This is actually more of an Alpha vs. Delta question.
Okay, so recently I was talking to an EII about her relationship with her Alpha boyfriend, and she expressed frustration that he didn't seem to be in any hurry to find a job after losing his almost a year ago, and didn't seem to understand why buying a house was so important to her. She felt like she was being petty by caring about his having a job when everything else about him and the relationship was so great, and I assured her that she wasn't. At that point she said that the real frustration was that she had ambitions for the future. She said that she is an ambitious person and wants her partner to be ambitious as well.
She's a student and people in her field sometimes make $100,000+ a year if they work in the right position for the right company and have experience. She said that she wanted to be there in ten years, and that she wanted to start building equity and appreciation in a house in the meantime, which is one of the reasons why she wants so badly to buy a house as soon as possible (something he seemed completely indifferent to). He, on the other hand, didn't seem to want anything out of life. As long as the bare minimum of needs are being met in which he can control the his own living space (at least one room), preferable in a reasonably comfortable environment, that's all he cares about.
This conversation sort of confused me because when I was with an LII, the topic of buying a house and building financial prosperity were a huge point of friction. He couldn't see why owning a home was preferable to renting when one can maintain a higher standard of living at a lower monthly cost by renting. He also said that my enterprising nature was one of the least attractive things about me. I assumed at the time that it was largely because he had a Se PoLR/unvalued Se.
Most of the Alphas and Deltas I know care only about being having a comfortable lifestyle and being financially secure than about financial ambitions. ESE's, who I consider to be the most enterprising type in Alpha, seem to be the best in the quadra at running small businesses and creating a comfortable lifestyle. They have strong Se, but it's also unvalued. They also have a Te role, but again, it's unvalued.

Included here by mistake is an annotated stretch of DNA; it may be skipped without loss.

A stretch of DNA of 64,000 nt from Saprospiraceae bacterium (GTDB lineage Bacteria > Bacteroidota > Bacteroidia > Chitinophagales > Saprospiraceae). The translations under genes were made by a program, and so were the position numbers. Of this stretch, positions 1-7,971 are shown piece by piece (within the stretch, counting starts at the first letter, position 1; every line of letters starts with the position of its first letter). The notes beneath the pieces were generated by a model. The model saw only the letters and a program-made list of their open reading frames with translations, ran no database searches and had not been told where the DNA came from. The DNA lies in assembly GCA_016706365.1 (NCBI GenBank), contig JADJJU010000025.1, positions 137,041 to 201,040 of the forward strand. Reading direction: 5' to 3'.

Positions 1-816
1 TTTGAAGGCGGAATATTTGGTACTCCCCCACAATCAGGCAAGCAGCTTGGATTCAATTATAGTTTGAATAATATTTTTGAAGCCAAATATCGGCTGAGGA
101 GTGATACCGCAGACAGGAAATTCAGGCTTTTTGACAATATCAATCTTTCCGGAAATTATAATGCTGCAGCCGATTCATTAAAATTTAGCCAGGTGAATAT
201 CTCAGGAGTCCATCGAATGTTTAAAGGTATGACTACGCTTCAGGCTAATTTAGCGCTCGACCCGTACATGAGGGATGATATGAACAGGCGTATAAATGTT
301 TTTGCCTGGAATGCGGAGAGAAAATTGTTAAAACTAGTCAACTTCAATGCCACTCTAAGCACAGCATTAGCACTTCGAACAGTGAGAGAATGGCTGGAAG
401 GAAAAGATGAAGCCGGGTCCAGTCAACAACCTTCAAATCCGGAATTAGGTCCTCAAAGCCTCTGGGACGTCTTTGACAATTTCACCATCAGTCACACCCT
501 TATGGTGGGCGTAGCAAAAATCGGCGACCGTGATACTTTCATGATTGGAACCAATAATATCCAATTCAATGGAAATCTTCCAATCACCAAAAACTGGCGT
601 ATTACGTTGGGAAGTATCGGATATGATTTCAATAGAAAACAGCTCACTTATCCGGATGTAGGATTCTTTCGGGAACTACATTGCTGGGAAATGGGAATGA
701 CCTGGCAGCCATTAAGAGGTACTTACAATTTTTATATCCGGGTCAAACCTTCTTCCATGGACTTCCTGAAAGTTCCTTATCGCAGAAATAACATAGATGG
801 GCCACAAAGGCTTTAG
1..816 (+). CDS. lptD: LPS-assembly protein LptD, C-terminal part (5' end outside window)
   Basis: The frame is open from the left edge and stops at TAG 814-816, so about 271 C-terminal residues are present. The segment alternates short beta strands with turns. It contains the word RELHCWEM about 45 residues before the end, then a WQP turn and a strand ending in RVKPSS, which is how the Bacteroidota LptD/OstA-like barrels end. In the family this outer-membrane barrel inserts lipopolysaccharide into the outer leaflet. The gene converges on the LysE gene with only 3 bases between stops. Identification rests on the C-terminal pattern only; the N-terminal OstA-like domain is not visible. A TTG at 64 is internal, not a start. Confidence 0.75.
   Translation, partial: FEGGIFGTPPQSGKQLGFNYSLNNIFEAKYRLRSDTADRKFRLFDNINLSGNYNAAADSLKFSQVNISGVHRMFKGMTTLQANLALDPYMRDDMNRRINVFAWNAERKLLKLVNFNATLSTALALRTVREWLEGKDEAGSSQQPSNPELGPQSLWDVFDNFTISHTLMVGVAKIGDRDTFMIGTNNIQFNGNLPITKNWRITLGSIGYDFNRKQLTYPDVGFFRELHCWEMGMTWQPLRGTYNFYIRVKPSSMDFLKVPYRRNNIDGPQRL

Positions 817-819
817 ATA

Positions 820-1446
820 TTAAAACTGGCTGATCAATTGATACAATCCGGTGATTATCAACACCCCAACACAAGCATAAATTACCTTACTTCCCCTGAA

The ESE I know best is my boss. He's successful in his field (home and commercial building inspection), owns the company he works for (most home inspectors around here do), sells inspection report forms and software to other inspectors, and even owns a small amount of investment real estate. When we talk about truly wealthy people though, he has this belief that the only way to "get rich" is to be unethical and screw people over. He has a desire to make his business grow, but when I offered ideas as to ways to turn his small business (him owning his job) into a large business (one which he wouldn't have to work in) he said that it will never be that way, that he wants to reduce the amount of work he has to do and increase his income, but that it's never going to be big and that he's always going to have to be the one running it. He is also very resistant to the idea of increasing the number of units of rental property that he owns because he didn't want to have to manage all of them. When I suggested hiring a management company, he said that most of the money you make in owning rental properties is in the management. So pretty much all he's done is bought himself another job.
So anyways, I had been thinking this whole time that it was a Ne/Si vs. Ni/Se issue, but my conversation with the EII has made me question this assumption. The LII I was with would have never talked the same way she did about ambition and $100,000+ salaries.
Either I've mistyped her, or this is as much about Te as it is about Se. The really confusing thing for me is that, LSE's, who are Te dominant and have strong Se, take pretty much the same approach that my ESE boss does, from what I've seen. They get jobs in companies that they think they can stay with for many decades and in doing so ensure a comfortable lifestyle and future financial security, or they run their own companies the same way my boss runs his (they pretty much just own their job).
It's also crossed my mind that with ESxj's it's more about Ni than Se. The reason they don't try to create business systems in which they will make money but not have to work is because they're more comfortable with immediate cause and effect relationships (I work, I get paid) than less immediate cause and effect relationships (I work to put a business system together and then place good people in the system and then the system works for me).
SLI's seem like LSE's except less proactive... they just want to spend their day filling a position (that someone else created) and then go home and relax. They seem to value frugality. Slacker mom's husband fixes and sells cars in his spare time, and that's the closest I've ever heard of the typical SLI being enterprising (and I'm not sure I'd even call it that, lol). Henry Ford, assuming he was SLI, would be an exception, of course (there are always exceptions).
I'd love to hear from some Deltas on this subject. Have I mystyped this supposed EII, or is my concept of Delta's stance on the subject of money wrong? Is it possible that what I was seeing out of her was just Te valuing plus strong Ni (something which an LSE would need from her)?